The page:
Parliamentary consultations to elect a new Lebanese prime minister kicked off this morning, with two-time premier Najib Mikati already accepting the backing of 44 MPs in the parliament.
Former premier Saad al-Hariri, who resigned earlier this month, voted for Mikati alongside the rest of his parliamentary bloc. Mikati is also backed by MP Elie Ferzli, who serves as Deputy Speaker of the Parliament.
Earlier in the day, Mikati met with President Michel Aoun fleetingly before departing without giving any statements. The rest of the country’s parliamentary blocs will cast their ballots throughout the day. The Lebanese Forces, the country’s second-largest Christian bloc, proclaimed Sunday that it would not vote for anyone, in line with its previous stance since mass protests kicked off in late 2019.
If a new premier is elected during this period, it will be the third attempt within a year to form a government amid deepening political and economic turmoil witnessed in the country.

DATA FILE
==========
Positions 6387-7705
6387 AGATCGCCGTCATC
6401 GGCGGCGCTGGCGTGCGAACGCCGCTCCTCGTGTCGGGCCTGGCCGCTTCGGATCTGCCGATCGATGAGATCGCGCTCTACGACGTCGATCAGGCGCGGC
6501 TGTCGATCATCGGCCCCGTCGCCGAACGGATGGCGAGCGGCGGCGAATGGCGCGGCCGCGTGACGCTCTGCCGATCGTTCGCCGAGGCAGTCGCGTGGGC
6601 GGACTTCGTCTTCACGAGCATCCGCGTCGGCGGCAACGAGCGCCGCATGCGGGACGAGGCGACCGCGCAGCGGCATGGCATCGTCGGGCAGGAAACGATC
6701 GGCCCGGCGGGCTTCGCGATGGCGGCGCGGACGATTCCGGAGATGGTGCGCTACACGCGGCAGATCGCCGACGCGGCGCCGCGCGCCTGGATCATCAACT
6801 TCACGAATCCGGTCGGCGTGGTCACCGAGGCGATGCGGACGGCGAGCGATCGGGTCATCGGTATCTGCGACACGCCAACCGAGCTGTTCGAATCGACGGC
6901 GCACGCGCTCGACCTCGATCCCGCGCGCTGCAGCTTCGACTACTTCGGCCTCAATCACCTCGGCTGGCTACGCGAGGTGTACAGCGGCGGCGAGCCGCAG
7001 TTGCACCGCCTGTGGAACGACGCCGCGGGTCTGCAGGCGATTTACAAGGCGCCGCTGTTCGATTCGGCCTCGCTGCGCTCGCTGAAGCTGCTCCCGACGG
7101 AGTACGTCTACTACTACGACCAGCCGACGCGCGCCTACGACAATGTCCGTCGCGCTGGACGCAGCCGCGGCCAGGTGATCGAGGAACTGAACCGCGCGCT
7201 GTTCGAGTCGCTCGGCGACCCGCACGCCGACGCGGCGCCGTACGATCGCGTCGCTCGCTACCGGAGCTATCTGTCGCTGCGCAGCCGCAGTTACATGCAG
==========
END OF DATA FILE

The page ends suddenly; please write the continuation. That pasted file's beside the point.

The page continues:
Lebanon has been without a fully functioning government since then-Prime Minister Hassan Diab resigned in the wake of the port explosion in Beirut which killed more than 200 people in August 2020.
Despite an economic crisis, branded by the World Bank as one of the world’s worst since the mid-19th century, political confrontations have repeatedly hindered progress, with two designated prime ministers failing to form a cabinet since.
Talks began in the presidential palace at 10:30 am and will run until the afternoon, with a final pick announced by the end of the day, said the official National News Agency.
Three of Lebanon’s former prime ministers, Saad al-Hariri, Fouad Siniora, and Tamam Salam, on Thursday, said they would endorse Mikati’s contention.
If selected, the 65-year-old politician will be expected to deliver a cabinet that satisfies political leaders jostling for shares in the cabinet and ministerial portfolios.
While it could take months before an actual government is formed, the country which has been grappling with soaring poverty, a plummeting local currency and basic items shortages, from medicine to fuel, cannot afford any further delays in the solution of the country’s political uncertainty.